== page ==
From an environmental perspective, the best option is to try to stop the water becoming contaminated in the first place. The main aim of any mining water treatment process is to remove solids, contamination and metals from the water, and stop it from becoming too acidic.
Using pH adjuster chemicals to control excess acidity
One of the first things to consider when treating wastewater from mining operations is to get the pH level back into the correct range. Getting the pH right will help to maintain water quality, and stop the metals from dissolving and becoming suspended in the water.
Raising the pH of the water will cause a chemical reaction to take place, creating insoluble metal particles which are easier to deal with. Chemical pH adjusters will help to lower the acidity of the waste water, aiming for a pH of around 8 before exploring other treatment methods.
Using flocculants and coagulants in the wastewater treatment process
Flocculants and coagulants are speciality chemicals that are used to take the tiny particles of metals and other solid contaminants suspended in the used water and “clump” them together, making it much easier to filter them out. There is an extensive range of wastewater coagulants available which are designed for many different applications, so it’s important to select the best one for your needs.
What other water treatment chemicals can be used in mining?
Specialist coagulants and pH adjusters are the most frequently used chemicals in mining wastewater treatment, but there are other speciality chemicals that can often be applied to great effect. These include corrosion inhibitors, and biocides to control the growth of algae and bacteria. Water softeners may also be useful in hard water areas.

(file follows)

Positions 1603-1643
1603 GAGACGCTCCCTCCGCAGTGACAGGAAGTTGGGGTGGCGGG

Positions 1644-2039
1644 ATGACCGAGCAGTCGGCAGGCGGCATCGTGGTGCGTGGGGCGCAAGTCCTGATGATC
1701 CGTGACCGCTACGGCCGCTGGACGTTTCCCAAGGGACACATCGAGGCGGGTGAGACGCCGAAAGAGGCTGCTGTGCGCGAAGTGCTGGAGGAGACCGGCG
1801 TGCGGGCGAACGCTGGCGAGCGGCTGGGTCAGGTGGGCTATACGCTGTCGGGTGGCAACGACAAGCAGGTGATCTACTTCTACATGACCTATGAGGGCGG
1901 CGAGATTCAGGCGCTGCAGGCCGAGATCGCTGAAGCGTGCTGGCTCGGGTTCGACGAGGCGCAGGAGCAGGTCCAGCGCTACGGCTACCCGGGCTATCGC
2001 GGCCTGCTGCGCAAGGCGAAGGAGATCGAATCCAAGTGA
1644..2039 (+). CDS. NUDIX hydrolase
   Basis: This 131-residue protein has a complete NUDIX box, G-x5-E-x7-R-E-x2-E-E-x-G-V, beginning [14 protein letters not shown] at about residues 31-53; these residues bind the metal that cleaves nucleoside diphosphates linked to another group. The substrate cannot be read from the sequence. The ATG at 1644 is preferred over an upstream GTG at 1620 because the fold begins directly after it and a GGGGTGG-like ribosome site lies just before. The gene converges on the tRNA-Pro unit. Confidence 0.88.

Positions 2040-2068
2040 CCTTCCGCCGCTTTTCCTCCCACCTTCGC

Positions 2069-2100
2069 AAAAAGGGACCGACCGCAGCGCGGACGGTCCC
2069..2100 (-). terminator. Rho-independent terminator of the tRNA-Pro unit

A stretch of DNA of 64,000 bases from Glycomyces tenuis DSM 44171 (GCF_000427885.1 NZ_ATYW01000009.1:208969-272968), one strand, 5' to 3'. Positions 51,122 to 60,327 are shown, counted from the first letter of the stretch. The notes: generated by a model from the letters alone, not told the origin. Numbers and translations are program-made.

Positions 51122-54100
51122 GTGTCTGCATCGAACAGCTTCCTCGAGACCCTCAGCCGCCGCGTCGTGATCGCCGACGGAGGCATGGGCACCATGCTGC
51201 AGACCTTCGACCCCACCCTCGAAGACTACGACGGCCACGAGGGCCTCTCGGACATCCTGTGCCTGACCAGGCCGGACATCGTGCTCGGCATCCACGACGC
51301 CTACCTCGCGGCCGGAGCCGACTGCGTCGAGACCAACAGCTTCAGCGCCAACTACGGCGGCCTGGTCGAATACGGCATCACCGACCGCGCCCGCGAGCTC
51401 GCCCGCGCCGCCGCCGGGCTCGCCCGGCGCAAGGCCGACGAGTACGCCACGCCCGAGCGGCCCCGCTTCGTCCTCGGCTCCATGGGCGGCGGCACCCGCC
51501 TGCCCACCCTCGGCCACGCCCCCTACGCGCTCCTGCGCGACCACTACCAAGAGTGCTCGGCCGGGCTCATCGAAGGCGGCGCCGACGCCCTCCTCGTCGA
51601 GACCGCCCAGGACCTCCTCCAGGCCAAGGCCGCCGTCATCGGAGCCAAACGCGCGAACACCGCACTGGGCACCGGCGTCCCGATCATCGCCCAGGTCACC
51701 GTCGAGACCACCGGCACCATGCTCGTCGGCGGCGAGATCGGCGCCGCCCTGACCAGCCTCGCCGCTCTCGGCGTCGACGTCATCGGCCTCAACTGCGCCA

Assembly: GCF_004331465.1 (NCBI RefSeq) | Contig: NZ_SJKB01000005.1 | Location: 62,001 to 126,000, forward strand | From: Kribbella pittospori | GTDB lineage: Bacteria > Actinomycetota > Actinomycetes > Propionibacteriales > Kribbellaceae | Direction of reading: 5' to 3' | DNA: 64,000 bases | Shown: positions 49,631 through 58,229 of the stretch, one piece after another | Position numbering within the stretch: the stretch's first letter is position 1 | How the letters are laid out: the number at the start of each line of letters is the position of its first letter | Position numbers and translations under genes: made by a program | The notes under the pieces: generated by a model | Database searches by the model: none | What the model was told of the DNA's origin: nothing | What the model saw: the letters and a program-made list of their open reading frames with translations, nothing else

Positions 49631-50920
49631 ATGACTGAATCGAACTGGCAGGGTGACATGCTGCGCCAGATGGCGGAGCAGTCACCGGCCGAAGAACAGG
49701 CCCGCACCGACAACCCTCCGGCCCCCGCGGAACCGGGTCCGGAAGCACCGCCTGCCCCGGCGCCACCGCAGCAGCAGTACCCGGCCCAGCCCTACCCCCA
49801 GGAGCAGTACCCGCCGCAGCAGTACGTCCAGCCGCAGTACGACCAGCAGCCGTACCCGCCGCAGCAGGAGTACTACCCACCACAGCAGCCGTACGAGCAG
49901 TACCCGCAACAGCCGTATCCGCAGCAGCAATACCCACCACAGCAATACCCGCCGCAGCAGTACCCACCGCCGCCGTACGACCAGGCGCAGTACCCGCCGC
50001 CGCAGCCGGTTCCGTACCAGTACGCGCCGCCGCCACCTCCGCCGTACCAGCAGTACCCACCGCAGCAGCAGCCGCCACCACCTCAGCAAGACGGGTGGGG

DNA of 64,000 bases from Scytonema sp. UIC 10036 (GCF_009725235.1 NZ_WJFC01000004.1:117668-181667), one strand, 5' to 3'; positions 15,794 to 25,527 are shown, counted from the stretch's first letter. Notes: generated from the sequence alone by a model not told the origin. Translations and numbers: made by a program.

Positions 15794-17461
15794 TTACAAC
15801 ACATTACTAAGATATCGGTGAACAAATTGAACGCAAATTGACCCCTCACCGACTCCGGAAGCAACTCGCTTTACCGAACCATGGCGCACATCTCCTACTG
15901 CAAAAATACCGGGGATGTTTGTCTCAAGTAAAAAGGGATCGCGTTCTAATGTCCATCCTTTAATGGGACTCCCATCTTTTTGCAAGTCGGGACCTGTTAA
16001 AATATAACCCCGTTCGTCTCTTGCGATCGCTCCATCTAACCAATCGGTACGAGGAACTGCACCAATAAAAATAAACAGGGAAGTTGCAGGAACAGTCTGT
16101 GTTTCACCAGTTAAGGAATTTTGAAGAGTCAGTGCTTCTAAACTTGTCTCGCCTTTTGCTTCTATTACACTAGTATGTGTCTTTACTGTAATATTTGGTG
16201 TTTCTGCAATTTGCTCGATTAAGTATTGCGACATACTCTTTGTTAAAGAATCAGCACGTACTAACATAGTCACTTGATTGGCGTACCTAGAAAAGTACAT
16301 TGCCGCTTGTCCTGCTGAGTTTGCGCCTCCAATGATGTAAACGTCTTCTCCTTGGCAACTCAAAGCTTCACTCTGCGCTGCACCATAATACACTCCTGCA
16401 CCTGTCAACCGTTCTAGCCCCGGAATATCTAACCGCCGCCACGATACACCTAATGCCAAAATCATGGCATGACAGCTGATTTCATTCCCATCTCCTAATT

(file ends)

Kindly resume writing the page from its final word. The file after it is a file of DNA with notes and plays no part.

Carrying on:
Mining wastewater and sludge dewatering techniques
Treating the sludge created during the mining process is essential. One of the most important parts of this process is to remove any excess water from the sludge to create a solid waste that can be easily managed, transported and disposed of. This process is known as sludge dewatering.
There are various techniques used in sludge dewatering, and selecting the most appropriate one will usually depend on your budget, constraints on available space, the type of mining, local geology and environmental conditions. Some of the most common approaches to sludge dewatering of mining wastewater include:
One of the most commonly used techniques for dealing with sludge dewatering in the mining sector is the use of hydrocyclones. These are specialised pieces of equipment that are very efficient at removing solids from water. Their versatility and efficiency means they are used in many different settings in the mining industry.
Hydrocyclones work using centrifugal force to remove solids from the wastewater. One of the main advantages of this technology is that it has no moving parts, and can process a large quantity of wastewater without the need for lots of floorspace. The downside to using a hydrocyclone is that it can rarely be used in isolation. Another method of wastewater treatment will typically need to be used in conjunction with the hydrocylone, perhaps a high-efficiency filter press.